Golang for infosec — Building an EDR #Part2 — YARA rules

In case you missed the first part of this serie, it was to illustrate how to use Go to read in the memory of Windows processes. With the help of Win32 API implementations we now have this valuable content. All that remains is to analyze it. If you want to go back to the previous part, it’s this way.

If you are interested in the finalized project i made, I invite you to have a look at my IRMA (Incident Response — Minimal Analysis) source code and release.

For now, lets talk about YARA: Originally developed by Victor Alvarez of Virustotal and mainly used in malware research and detection, YARA has been done for identifying malware (or other files) by creating rules that look for certain characteristics. It was developed with the idea to describe patterns that identify particular strains or entire families of malware. It’s exactly what we need to start building an EDR in Golang.

Using YARA with Go is not so difficult. Hilko Bergen as done an incredible job with his go-yara package. So what’s the problem? Here, we don’t want YARA to be installed on the computer. Instead we will use libyara and the functions of this library to compile rules and search for match. That’s why we will need to import C code and handle some compilation tricks.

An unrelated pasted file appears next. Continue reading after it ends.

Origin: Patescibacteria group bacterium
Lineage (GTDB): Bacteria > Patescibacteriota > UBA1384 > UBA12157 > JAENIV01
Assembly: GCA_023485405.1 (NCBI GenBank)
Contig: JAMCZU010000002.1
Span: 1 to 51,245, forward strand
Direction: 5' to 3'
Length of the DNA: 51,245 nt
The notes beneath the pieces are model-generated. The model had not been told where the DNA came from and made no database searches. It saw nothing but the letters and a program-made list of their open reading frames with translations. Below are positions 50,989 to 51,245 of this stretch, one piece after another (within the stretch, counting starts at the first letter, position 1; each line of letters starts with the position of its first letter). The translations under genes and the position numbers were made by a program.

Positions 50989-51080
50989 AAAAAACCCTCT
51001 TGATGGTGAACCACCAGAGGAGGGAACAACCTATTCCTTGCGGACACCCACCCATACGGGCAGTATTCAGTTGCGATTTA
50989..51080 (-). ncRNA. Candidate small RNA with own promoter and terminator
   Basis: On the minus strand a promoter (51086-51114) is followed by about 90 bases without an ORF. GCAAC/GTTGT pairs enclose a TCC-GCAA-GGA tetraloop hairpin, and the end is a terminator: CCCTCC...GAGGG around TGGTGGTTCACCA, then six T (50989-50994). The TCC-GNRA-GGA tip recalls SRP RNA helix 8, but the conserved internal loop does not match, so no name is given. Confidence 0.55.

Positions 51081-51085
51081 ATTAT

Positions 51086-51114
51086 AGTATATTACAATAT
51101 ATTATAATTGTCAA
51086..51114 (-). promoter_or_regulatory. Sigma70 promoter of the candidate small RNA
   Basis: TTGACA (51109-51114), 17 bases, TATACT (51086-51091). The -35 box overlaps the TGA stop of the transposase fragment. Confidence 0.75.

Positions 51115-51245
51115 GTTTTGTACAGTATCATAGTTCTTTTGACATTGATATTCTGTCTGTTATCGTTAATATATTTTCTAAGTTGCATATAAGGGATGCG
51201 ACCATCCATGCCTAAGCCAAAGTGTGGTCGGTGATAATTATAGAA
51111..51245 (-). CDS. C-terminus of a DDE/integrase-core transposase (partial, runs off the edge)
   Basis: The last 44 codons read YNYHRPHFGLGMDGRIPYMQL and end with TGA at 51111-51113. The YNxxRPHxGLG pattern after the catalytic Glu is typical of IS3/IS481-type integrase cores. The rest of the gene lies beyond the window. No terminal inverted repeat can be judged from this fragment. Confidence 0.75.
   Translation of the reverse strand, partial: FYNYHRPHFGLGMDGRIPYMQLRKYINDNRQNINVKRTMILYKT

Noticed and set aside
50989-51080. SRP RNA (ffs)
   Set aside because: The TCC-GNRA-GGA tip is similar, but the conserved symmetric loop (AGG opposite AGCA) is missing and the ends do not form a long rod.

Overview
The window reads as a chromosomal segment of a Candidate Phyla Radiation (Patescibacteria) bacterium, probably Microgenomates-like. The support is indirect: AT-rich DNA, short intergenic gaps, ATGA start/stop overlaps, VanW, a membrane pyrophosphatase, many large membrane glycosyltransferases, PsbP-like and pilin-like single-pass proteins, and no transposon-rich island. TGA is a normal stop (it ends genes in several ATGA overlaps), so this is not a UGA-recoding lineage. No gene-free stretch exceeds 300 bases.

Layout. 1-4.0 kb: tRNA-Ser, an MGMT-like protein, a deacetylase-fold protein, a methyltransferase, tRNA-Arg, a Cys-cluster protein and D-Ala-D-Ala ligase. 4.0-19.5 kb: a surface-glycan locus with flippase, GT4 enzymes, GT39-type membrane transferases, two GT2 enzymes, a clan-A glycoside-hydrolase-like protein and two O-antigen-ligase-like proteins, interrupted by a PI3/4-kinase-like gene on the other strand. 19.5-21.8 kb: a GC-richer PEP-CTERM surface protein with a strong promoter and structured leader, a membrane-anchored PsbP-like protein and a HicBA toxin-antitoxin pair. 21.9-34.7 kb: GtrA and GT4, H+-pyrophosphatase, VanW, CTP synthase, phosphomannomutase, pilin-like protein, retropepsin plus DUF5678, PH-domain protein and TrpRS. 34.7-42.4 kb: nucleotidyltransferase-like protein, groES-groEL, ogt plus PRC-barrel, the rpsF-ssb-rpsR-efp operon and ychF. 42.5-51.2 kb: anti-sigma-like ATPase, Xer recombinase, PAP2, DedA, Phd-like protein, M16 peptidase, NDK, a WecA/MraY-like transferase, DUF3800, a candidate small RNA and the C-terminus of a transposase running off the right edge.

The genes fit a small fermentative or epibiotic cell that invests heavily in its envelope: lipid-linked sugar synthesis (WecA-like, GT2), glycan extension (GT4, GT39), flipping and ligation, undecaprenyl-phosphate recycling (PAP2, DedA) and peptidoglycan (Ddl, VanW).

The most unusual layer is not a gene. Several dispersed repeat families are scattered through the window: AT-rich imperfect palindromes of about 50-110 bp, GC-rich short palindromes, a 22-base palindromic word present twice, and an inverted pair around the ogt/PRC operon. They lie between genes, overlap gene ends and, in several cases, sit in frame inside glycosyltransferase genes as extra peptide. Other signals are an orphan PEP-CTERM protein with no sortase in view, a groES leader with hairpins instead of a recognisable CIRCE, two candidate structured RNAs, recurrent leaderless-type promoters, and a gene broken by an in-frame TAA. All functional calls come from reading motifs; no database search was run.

Go, C, … cgo!

As the official Golang documentation says, cgo enables the creation of Go packages that call C code. To use cgo, write normal Go code that imports a pseudo-package “C”. The Go code can then refer to types such as C.size_t, variables such as C.stdout, or functions such as C.putchar.

If the import of “C” is immediately preceded by a comment, that comment, called the preamble, is used as a header when compiling the C parts of the package. For example:

// #include <stdio.h>
// #include <errno.h>
import “C”

Why should you use cgo?

I can see you coming! “C is a very powerful language and thanks to cgo we will be able to take advantage of this performance in a Go programme.” No, no and … no! First of all, Go is a language powerful enough to meet most of your needs, including the most challenging ones. In very rare cases, if you need to go back to C, then do it from beginning to end with this language. And if you want to use Go anyway, you would prefer using cgo for interfacing with your own or existing libraries, possibly with small C wrapper functions that can reduce the number of calls you need to make from Go. This is exactly what Hilko Bergen does in the go-yara package.

Why not mixing C and Go?

As James Henstridge said in a very relevant post on stackoverflow: There is fairly high overhead in calling C/C++ code via cgo. So in general, you are best off trying to minimise the number of CGo calls you make. This is even more true for complex programmes requiring the use of goroutine. There are a number of aspects of how the Go runtime sets up this sort of threads that can break the expectations of many pieces of C code:

  • Goroutines run on a relatively small stack, handling stack growth through segmented stacks (old versions) or by copying (new versions).